Our estimates of intermediate hyperglycaemia, diabetes and raised blood pressure add to the range of estimates for Bangladesh, being comparable, although slightly higher than the BDHS diabetes estimates9 and the Bangladesh NCD Risk Factor Survey estimates of hypertension.7 21–27 Our higher estimates may be an artefact of methodological differences or may represent the increasing burden of disease in this context. Within the context of high prevalence of disease, awareness and control of one’s own diabetic and hypertensive state remain low and are comparable with that reported for hypertension elsewhere in Bangladesh and other South Asian populations.58 It is not surprising that the 2010 Bangladesh NCD Risk Factor Survey found only 4% of adults aged 25 years or older with a self-reported diagnosis of diabetes by a health professional.8 Differences observed in awareness of hypertension between the sexes may reflect greater rates of detection among women during antenatal care or other care-seeking during pregnancy and childbirth which, depending on the availability and quality of services, may also offer opportunities for greater detection of diabetes among women. Increasing detection among men and women however remains a challenge that requires interventions that raise overall awareness of the risk factors, signs and symptoms of both conditions, inform populations about opportunities and benefits of monitoring one’s own health, and address limited opportunities for testing within public-sector and private-sector health providers located in rural areas.

Conclusion

NCD risk factors, hyperglycaemia and raised blood pressure are an immediate and often unrecognised health threat in rural Bangladesh. There is an urgent need for gender-sensitive health service and community-based initiatives to improve detection and treatment strategies while also preventing the growing disease burden.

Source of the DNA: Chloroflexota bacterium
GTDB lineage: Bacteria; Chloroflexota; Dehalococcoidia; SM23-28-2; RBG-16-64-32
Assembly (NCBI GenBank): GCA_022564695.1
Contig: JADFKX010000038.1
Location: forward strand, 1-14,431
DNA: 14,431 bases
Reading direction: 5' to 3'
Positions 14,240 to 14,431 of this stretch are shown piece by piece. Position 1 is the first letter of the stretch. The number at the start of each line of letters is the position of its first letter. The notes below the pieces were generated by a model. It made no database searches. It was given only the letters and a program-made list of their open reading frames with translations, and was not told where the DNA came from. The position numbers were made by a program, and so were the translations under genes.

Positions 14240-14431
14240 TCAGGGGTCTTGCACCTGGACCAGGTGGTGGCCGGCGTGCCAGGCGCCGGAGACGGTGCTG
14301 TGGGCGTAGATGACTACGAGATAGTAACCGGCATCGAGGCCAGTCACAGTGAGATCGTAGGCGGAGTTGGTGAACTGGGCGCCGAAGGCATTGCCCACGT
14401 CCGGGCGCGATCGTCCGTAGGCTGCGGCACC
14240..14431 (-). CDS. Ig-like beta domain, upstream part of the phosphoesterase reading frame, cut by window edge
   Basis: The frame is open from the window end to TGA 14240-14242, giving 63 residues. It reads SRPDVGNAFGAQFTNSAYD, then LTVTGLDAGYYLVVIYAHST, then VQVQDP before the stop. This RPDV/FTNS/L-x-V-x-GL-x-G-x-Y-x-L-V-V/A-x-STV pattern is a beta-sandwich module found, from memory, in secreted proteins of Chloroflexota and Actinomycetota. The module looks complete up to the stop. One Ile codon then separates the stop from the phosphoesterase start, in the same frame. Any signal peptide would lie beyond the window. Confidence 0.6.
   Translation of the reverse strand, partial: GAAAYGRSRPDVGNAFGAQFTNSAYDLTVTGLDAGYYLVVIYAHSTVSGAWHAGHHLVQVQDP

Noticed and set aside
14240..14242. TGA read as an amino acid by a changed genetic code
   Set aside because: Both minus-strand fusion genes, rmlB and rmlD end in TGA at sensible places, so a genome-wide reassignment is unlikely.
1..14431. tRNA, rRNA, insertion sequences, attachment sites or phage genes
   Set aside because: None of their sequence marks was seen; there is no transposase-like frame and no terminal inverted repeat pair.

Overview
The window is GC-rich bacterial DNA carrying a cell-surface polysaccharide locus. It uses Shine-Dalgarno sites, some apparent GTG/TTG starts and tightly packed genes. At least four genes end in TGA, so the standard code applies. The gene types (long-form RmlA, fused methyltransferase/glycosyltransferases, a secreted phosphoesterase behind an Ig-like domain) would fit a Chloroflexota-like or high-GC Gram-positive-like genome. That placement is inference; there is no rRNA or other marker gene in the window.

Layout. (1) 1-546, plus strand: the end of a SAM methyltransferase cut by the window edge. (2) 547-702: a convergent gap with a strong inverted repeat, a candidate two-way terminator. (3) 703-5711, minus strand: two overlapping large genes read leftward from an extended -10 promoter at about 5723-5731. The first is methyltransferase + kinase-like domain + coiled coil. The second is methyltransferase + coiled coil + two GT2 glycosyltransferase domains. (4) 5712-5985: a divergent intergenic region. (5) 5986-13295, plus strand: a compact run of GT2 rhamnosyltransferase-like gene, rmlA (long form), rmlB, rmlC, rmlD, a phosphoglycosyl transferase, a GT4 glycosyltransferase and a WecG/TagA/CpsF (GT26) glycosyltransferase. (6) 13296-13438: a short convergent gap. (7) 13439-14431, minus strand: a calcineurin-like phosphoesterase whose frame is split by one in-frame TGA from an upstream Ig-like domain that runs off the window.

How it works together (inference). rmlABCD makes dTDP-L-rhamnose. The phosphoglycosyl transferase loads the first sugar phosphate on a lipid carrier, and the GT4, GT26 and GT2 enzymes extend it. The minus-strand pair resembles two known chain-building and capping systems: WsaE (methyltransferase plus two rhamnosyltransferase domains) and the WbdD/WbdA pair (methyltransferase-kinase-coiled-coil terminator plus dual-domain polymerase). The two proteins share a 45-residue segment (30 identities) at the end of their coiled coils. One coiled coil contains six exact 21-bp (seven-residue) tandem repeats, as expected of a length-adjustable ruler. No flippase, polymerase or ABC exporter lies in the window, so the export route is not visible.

Acknowledgments

This study is based on baseline findings from the Bangladesh D-Magic Trial, a cluster randomised trial funded by the Medical Research Council UK (MR/M016501/1) under the Global Alliance for Chronic Diseases (GACD) Diabetes Programme. The study team would like to thank the Trial Steering Committee (Graham Hitman, Martin McKee, Dina Balabanova, David Beran, Katherine Fielding, Lou Atkins and Sophia Wilkinson) for their input into the overall design of the project.

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View Abstract

Footnotes

  • Handling editor Soumitra Bhuyan

  • Contributors EF, NA, SKS, HJ, AK, JM, KAk, BN, TN, HH-B, AKAK, AC and KAz developed the study protocol. NA, SKS and AK coordinated fieldwork and data capture activities. BN managed the data processes. EF conducted the analysis, prepared the first draft of the manuscript, coordinated revisions and prepared the final manuscript draft. All authors contributed substantially to the interpretation of study findings. All authors reviewed, contributed to and approved the final manuscript.

  • Funding The study was funded by Medical Research Council (Grant number: MR/M016501/1).

  • Competing interests None declared.

  • Ethics approval The survey was approved by the University College London Research Ethics Committee (4766/002) and by the Ethical Review Committee of the Diabetic Association of Bangladesh (BADAS-ERC/EC/t5100246).

  • Provenance and peer review Not commissioned; externally peer reviewed.

  • Data sharing statement The data sets generated and analysed during this study are available from the corresponding author on reasonable request.